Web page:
Informations and abstract
Keywords: Cognitive Film Studies; Neuroaesthetics; Film Theory.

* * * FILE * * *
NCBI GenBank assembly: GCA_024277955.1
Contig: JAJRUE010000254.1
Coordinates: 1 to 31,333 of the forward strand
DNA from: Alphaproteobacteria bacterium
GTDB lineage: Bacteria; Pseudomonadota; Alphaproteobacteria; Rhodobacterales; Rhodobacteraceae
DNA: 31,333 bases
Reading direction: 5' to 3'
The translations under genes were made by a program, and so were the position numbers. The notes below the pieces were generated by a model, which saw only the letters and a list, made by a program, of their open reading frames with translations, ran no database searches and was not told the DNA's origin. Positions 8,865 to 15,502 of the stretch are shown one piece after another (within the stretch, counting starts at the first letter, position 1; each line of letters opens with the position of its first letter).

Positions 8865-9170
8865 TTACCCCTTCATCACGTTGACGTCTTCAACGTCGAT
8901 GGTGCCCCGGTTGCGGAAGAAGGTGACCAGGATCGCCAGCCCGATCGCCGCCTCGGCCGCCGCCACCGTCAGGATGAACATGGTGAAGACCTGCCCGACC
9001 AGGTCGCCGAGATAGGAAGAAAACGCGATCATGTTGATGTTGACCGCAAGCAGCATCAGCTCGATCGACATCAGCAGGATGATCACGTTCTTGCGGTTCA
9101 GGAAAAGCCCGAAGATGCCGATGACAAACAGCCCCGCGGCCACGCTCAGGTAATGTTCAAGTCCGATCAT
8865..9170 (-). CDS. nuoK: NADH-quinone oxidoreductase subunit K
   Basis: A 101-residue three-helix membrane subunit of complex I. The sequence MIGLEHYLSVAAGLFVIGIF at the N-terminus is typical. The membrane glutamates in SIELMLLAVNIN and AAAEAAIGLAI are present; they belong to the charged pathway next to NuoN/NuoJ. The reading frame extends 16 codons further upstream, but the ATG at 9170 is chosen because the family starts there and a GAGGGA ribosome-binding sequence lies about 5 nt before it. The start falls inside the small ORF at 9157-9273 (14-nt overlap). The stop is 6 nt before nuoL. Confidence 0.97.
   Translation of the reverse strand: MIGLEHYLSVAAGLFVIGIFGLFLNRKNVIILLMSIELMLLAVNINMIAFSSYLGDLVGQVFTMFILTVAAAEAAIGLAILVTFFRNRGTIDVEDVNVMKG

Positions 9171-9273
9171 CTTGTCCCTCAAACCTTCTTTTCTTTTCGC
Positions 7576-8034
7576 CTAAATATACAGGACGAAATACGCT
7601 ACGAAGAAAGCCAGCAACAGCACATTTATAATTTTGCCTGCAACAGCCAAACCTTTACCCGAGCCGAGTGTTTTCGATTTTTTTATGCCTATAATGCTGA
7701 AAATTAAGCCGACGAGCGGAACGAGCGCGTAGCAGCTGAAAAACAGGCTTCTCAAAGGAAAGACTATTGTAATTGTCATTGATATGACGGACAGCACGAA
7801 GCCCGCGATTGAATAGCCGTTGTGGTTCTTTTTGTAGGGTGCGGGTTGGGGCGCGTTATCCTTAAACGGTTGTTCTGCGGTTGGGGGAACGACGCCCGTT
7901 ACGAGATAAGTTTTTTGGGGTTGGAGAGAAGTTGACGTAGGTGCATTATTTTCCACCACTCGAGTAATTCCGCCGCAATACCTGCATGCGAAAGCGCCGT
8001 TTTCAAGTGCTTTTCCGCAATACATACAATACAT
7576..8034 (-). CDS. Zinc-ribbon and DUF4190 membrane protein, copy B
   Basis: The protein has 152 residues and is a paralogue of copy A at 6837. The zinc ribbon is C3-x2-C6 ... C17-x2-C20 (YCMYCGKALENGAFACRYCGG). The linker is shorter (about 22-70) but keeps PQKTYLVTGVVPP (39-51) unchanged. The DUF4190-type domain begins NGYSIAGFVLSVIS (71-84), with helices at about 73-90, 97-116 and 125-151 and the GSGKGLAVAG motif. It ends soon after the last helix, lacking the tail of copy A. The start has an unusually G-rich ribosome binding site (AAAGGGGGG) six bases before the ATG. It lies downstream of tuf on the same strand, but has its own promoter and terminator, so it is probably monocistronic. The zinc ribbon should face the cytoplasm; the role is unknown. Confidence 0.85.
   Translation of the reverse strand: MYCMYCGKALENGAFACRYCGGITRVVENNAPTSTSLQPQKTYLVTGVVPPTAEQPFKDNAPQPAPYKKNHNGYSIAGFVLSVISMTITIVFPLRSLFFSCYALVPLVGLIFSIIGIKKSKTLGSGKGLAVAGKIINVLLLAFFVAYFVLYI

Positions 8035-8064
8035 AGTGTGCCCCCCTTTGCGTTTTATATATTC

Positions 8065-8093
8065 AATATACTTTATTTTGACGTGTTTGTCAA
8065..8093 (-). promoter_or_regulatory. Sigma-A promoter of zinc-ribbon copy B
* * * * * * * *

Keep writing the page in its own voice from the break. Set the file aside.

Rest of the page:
The relevant contribution of the cognitive approach to film studies set a field of research where scholars trained in different disciplines converge to debate the "diversity of cinematic phenomena". When David Bordwell, thirty years ago, presented this approach to the European scientific community, he basically focused on the versatility of a research shaped on such an analytical model. After thirty years, we can of course observe the valuable outcomes of the cognitive way of thinking of cinema, but we can at the same time observe that that versatility has not been maintained as the strongest methodological proposal of this theoretical school. As Bordwell entitled his 1989 article "A Case for Cognitivism", we would like to challenge that important contribution with a new case for (neuro)cognitivism, considering how cognitive neuroscience have been contributing in the last ten years to set a wider field of discussion, capable of welcoming the European theoretical tradition too quickly dismissed by the classical cognitive film studies. Our point is that the new case for cognitivism has to include a serious neuroscientific theory of film, supported by experiments and by a continuous dialogue with a tradition strongly involved in the study of the interaction of the viewer's brain-body system with the screen.